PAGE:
The Price of Pieces
By Mark Mika
My name is Pablo. If I told you my real name you would remember me as a child. My parents were very famous; you might have watched their funeral service on television last week as I did. Of course I wanted to go to the services; I loved my parents very much. Very much indeed. The problem you see is that I cannot leave my apartment. I have not left my apartment for any reason for over fifteen years.
I do not know why, not really but I do know the thought of walking out my door, leaving the sanctuary of my four walls and entering the filth and despair that is the outside world leaves me terrified to the point of paralysis. I wish it were not true but it is maybe the only true thing about me. My neighbors think I am crazy, that I am hiding from the world. Crazy? No, I am not crazy, I hide from nothing! I simply choose not to participate in madness.
As for my parents I will miss them terribly. They were not bad people, they loved me and cared for me and left me a great amount of money, most of which I will never spend. I have written many stories about them. That is what I do. I write stories. All day, every day and sometimes for several days at a time when I cannot sleep. I sit here at my desk and look out through the massive floor to ceiling windows that make up the majority of the wall that faces out across the boulevard below; onto the billions of slithering filthy people doing their slithering, filthy things… and I write stories.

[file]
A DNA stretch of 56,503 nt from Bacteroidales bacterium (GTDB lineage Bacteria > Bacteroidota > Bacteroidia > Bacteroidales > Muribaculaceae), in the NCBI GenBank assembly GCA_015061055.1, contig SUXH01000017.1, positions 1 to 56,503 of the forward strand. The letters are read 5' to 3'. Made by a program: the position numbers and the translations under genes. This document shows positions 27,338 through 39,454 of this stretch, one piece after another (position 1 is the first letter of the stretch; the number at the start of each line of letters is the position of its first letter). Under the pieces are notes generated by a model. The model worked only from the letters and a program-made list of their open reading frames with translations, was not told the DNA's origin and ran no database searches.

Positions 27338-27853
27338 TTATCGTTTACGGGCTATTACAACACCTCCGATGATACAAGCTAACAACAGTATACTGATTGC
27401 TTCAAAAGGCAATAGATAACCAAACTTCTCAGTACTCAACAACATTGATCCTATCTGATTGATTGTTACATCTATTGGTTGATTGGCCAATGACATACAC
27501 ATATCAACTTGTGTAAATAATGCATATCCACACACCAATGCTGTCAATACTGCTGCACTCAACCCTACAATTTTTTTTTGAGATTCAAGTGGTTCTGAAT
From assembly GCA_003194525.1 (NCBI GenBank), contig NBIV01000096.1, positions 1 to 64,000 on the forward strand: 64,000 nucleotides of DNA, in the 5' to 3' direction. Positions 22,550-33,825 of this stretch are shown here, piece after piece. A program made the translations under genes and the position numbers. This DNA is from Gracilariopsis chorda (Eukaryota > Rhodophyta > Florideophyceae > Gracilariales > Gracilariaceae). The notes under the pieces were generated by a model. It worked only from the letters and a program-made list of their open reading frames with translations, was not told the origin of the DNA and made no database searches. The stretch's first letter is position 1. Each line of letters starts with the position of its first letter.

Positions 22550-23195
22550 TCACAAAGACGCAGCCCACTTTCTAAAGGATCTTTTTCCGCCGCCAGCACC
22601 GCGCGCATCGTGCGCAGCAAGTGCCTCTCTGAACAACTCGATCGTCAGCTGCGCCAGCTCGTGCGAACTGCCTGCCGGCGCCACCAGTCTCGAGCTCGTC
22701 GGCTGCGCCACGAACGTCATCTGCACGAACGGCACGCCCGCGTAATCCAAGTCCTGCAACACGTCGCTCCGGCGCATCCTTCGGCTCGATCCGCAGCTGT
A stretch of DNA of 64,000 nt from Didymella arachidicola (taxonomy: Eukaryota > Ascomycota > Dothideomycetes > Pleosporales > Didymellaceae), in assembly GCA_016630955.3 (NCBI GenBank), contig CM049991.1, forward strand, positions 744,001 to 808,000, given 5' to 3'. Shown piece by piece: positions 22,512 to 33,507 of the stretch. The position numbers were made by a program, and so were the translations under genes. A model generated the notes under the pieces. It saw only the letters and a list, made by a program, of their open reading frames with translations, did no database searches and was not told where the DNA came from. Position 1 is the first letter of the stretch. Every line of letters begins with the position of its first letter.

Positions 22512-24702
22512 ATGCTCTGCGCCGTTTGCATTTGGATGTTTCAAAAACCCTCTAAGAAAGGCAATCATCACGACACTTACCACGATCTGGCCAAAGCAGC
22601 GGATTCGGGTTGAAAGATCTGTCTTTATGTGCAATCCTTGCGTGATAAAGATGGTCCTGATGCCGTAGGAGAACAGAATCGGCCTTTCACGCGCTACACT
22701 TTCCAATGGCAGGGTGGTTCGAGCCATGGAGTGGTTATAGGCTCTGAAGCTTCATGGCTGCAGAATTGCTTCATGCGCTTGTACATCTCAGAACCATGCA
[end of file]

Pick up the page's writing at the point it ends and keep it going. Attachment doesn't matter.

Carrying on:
I have stacks of them piled up like paper pillars through the house and many of them are absolutely about my parents. Well, not specifically, completely or utterly about my parents. That is silly. I take little pieces of them, small fractures and of their heart, tiny fissures of their souls and put them into the characters I create. That’s what we do you know. Writers I mean; we take pieces of truth and wrap them in paper lies, like presents. I remember reading somewhere, once – when I was young and still out there in that- that fiction is a lie and that good fiction is the truth behind the lie. I don’t know who said it but I think sometimes that it could have been me.
So that is me, a wrapper of truth, and it suits me well. At least it did until recently, before they started deconstructing the building across from my own. It is an old, old building; historic actually and the papers sang for weeks its old praise and its vivid history linked arm in am with this sin filled city. It mattered little. In the end, those who do the adding said the cost to make it whole again didn't’t “pencil” and it was cost effective only to bring her down. I made no thoughts about it when it started. They started slowly and it has been taking them now over three months to get to the final day, which is tomorrow.
I’ve watched it all from my desk and through my window. It started with the removal of furniture. Old, fine furniture of all manner where marched out and down the old cracked stone steps. It’s a smaller building than mine, only 12 stories and so from my 33 rd floor perch I watched the workers as their continuous ant like line paraded out the desks, beds and chest of drawers.